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Using a multivariate dataset, across a range of different keyphrases, user intents and user types, Google exposed our site in marginal but significant ways (putting us up one place, dropping Universal search, above or below shopping results, etc). They did this with (at least) four separate sets.
BIG uplift in traffic since 1st SEPT (20% above trend) with a corresponding drop in conversion rate, so sales were broadly static (on trend). Referrals shifted at precisely the same time. No visible change in ranking.
A referral shift on 16th Sept, another 6th October- both traffic and conversion neutral (relative to the 1st Sept).
Then the biggy. 12th October, huge referral shift. Traffic-neutral, but conversions back at pre-Sept level. In other words, we are now 20% up on sales. The referrals are NOT the same (or even particularly similar) to the pre-September level
1. How can traffic stay stable, even though conversions come in spurts and then die away?
2. Why do I see sudden changes in country sources for traffic, even though total traffic stays level?
3. Why do the UK SERPs have so many non-UK results at times?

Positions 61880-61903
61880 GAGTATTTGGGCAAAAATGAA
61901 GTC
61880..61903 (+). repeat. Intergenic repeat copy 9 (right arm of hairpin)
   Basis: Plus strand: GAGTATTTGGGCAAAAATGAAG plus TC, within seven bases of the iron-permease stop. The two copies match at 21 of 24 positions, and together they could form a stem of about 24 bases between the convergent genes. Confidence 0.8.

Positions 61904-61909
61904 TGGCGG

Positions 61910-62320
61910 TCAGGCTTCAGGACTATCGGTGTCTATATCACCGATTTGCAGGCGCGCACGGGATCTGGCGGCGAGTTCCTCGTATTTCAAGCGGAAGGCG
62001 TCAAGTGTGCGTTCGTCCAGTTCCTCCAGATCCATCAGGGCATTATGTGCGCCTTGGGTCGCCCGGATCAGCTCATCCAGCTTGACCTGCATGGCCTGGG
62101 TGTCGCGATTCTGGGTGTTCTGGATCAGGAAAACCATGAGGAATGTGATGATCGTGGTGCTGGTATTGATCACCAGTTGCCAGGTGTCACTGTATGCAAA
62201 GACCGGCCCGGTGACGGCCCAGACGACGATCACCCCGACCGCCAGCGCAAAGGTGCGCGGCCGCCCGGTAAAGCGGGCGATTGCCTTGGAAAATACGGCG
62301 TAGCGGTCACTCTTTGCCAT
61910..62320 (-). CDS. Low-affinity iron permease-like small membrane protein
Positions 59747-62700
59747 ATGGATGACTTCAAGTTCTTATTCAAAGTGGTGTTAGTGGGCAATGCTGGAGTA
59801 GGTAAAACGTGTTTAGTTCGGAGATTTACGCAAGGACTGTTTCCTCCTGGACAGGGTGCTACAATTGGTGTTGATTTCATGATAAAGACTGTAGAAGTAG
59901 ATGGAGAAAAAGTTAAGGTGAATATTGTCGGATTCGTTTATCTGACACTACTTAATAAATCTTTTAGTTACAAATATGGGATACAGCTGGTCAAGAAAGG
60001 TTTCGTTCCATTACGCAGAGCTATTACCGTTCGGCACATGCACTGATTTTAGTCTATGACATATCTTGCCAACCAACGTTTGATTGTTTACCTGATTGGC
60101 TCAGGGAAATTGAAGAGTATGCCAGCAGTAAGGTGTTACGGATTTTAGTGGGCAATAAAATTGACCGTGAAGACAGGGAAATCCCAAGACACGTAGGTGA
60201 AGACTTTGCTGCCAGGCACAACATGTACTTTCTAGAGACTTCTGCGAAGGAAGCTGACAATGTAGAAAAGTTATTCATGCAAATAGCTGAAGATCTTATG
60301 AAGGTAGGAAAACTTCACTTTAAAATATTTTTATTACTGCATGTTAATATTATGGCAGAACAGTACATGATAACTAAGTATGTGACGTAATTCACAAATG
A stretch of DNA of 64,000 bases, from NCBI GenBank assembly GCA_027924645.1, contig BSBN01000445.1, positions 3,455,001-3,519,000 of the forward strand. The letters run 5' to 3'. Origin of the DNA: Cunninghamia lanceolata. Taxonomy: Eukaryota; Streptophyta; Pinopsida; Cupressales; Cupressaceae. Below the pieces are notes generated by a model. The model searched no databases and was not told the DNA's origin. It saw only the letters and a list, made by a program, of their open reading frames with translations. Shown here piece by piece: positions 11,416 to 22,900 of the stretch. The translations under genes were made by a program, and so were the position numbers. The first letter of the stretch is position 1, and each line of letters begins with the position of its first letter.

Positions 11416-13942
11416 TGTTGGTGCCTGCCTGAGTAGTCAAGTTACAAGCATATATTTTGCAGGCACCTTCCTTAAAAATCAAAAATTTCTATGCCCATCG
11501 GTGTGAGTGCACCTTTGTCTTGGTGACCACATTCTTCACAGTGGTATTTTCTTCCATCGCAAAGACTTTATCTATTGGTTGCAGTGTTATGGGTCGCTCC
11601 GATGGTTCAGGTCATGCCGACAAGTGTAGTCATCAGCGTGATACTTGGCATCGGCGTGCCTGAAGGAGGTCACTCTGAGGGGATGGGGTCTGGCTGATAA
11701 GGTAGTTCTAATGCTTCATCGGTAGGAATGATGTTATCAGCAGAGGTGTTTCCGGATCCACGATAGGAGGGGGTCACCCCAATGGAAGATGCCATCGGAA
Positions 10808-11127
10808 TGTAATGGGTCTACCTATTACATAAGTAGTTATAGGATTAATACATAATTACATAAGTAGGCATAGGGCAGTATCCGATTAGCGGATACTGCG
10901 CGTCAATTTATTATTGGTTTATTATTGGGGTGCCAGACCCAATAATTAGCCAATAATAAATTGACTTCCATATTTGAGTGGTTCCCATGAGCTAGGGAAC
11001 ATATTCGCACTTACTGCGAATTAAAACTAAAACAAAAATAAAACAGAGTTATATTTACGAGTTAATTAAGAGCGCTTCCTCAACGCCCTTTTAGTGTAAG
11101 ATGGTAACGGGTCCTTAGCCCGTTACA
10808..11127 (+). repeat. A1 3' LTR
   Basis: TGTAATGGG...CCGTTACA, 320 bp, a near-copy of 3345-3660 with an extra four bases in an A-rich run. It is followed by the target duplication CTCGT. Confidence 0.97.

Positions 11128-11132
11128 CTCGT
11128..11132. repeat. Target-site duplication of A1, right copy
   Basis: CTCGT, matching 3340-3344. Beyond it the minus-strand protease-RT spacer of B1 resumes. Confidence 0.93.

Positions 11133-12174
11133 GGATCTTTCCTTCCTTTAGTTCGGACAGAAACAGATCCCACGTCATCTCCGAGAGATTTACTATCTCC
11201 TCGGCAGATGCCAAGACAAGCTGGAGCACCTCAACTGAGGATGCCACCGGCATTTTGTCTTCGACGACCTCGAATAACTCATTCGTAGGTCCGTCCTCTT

4. Is Google throttling my traffic? Why doesn't it go up no matter what I do?
BIG uplift in traffic since 1st SEPT (20% above trend) with a corresponding drop in conversion rate
BIG uplift in traffic since 1st SEPT (20% above trend) with a corresponding drop in conversion rateSounds like cherry-picking the most likely to convert traffic and replacing it with low quality traffic. I wonder where the "good" traffic went. I also wonder if it's purely being siphoned off for financial gain or if your site metrics dictate if this happens to your site.
It might also just be bad luck but you're not the first to make that complaint.
scottsonline:by making your traffic conform to a curve it gives them more time to assess your siteSure, but that's not the same thing. I'm talking about a deliberate regime of testing, using ALOT of display-variables, with varying users, in varying contexts, against varying sites.
That's me. I look at an awful lot of data, but on self-reflection I find that after doing that, I tend to "go with my gut" -- some high-level abstraction of what I "feel" I'm seeing.
To watch it happening, you need a solid grasp of your site metrics- not just the headline figure, but the drilled-down detail.
Google is trying to become independently capable of discerning what I mean - in other words, to understand the connotation - without needing me to say, precisely and denotatively, what I want.
But what's happening from our perspective is that Google is learning to be smart like a person.
Clearly "localized" and "navigational" are two that have a kind of natural built-in granularity. But I'm kind of stumped as to how "informational" and "transactional" might be made more granular - with regard to the query phrase profile itself (not the website profile, that's another story).
They could even go as far as using that users profile and search history to try to determine the stage of the buying process they are at.